One I first saw her work at the Institute of Contemporary Art in Boston. Four separate compartments in a wall that contained shoes, and over them, cowhide that was roughly stiched on with black thread, the kind used for stitching gashes in a human body. The shoes, ghostly remnants behind the stitched cowhide, belonged to people who had been murdered in Columbia's civil war. Such a powerful depiction of the concept. The staff person helpfully told me that I could see more of her work at the Fogg Museum at Harvard.
I like to explore all kinds of artists' work because it makes me wonder how I can transfer their ideas to the theater. (Did I just admit to stealing ideas? I think I did!) I l search out someone like Salcedo's work and think, could this be a set for one of my plays? Or I look at work like hers and think what, play could I write with these sculputures in it?
At the Fogg we went looking for her exhibition. You know how it goes in museums--sometimes you wander from gallery to gallery, not even knowing what you're looking for, but you know whatever it is, is around here somewhere. It's the nature of elusive art; it's not necessarily working in the same reality we're living in, not playing by the rules we live by, it won't necessarily raise its hand in greeting like a friend saving a seat at a cafe. But on an upper floor we stumbled upon a room filled with sculptures of chairs set willy-nilly in the space, and for a while I stopped looking for Salcedo's work because of the power of the sculpture in that space distracted me from my search. I can continue in a minute, I thought; meanwhile I want to examine this.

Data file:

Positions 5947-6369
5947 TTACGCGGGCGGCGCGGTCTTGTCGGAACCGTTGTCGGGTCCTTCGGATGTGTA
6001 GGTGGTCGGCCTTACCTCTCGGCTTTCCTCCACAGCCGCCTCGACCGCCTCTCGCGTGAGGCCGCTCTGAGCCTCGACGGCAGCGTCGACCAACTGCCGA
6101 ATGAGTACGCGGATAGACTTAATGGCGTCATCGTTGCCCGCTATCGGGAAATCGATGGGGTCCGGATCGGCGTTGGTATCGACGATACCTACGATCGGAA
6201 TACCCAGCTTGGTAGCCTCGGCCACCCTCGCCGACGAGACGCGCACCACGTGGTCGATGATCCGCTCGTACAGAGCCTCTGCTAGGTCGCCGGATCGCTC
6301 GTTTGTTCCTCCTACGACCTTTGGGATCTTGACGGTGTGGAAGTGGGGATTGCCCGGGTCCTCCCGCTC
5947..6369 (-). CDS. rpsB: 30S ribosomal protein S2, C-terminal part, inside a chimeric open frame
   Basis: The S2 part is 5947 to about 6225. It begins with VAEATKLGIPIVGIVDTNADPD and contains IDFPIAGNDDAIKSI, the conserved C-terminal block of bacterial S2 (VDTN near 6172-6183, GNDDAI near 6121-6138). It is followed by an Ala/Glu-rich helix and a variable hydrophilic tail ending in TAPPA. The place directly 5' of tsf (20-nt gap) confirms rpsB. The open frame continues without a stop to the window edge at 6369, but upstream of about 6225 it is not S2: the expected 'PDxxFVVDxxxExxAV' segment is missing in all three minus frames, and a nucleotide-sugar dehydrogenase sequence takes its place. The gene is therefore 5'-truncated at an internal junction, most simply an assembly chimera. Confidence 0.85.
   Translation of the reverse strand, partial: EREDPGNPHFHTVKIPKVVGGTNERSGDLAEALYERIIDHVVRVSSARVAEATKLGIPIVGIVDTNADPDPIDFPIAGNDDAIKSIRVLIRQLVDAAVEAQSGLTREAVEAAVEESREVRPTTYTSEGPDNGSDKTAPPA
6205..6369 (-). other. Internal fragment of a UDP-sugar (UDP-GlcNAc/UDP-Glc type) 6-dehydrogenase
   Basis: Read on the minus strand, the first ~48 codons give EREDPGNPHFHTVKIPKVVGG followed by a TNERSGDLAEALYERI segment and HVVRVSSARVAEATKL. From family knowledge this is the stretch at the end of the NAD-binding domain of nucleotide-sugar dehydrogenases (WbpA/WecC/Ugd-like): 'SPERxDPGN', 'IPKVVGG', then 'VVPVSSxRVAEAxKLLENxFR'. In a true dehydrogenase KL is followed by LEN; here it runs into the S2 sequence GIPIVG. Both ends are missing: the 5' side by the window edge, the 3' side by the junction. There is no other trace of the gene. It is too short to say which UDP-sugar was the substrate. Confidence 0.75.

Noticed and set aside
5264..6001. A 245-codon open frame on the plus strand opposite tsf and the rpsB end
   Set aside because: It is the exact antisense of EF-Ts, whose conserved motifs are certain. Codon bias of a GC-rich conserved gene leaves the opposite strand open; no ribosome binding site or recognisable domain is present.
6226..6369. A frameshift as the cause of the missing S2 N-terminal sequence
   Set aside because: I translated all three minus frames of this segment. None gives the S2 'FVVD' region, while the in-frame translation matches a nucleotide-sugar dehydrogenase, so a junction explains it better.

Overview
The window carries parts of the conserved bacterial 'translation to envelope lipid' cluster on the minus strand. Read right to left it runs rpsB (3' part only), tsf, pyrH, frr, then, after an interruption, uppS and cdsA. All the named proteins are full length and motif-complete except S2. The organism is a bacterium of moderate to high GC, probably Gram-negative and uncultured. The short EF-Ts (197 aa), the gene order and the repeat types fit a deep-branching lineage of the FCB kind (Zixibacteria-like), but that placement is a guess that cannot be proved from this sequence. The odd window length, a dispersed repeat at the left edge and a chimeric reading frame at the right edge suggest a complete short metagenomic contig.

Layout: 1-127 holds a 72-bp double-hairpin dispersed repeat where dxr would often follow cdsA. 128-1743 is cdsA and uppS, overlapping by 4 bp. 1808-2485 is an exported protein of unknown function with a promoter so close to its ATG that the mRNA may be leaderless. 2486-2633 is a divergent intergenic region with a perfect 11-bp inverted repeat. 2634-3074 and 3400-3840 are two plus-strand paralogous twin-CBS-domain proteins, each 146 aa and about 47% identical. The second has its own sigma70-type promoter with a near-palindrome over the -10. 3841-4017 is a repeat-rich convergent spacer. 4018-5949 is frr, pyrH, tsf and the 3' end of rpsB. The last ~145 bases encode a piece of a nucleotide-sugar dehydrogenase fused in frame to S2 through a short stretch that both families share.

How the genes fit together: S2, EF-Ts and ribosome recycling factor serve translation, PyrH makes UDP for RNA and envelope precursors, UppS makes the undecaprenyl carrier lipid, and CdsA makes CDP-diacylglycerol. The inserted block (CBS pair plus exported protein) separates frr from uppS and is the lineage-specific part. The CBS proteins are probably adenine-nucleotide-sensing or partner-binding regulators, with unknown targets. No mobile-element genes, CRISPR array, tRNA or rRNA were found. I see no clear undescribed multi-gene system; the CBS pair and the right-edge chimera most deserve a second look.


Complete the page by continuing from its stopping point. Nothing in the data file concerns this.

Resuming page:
What struck me was how the artist used and filled the entire space, which is how it is for a theater artist. We fill spaces--we do, that grand empty stage--and someone knew what they were doing with that space. It made me laugh and smile, which I do a lot in museums when I see something that makes me happy, like the time I saw a nail driven into a piece of 2 x 4 and presented as sculpture. Simply brilliant! Sometimes I've had the staff think I was laughing at a piece because I thought it was perhaps silly (like the nail in the 2 x 4!) as if maybe they thought I was some anti-NEA nutjob. Times are a little weird right now. But the laugh is a reaction to pure delight of seeing a work of art just nail what it was saying. It's like "hearing" a language that you can understand, only the hearing is sight behind your eyes and the resonance isn't in your eardrum but in your chest and your brain. And so it was with this exhibition. And of course, you probably knew before me that it was Doris Salcedo's work I was looking at.
And here we weren't looking at little shoe-size compartments cut into a wall. These were entire rooms filled, or rather, they commanded the space but not really "filling" it. The pieces filled the space with their power, and not their physicality.
One gallery contained individual silk-like sculptures constructed of handwoven silk threads filled with tiny needles, like nasty little booby traps hung on the wall, you put one on and you die from a hundred pin pricks. The size of a shirt, one sculpture could command an entire wall.
Another gallery contained a tapestry lying on the floor comprised of thousands of preserved hand-sewn red rose petals (rose petals! sewn together!) the work is intended as a shroud for a nurse who was tortured to death in the Colombian war. Tender and duplicitious, our action and reaction to death.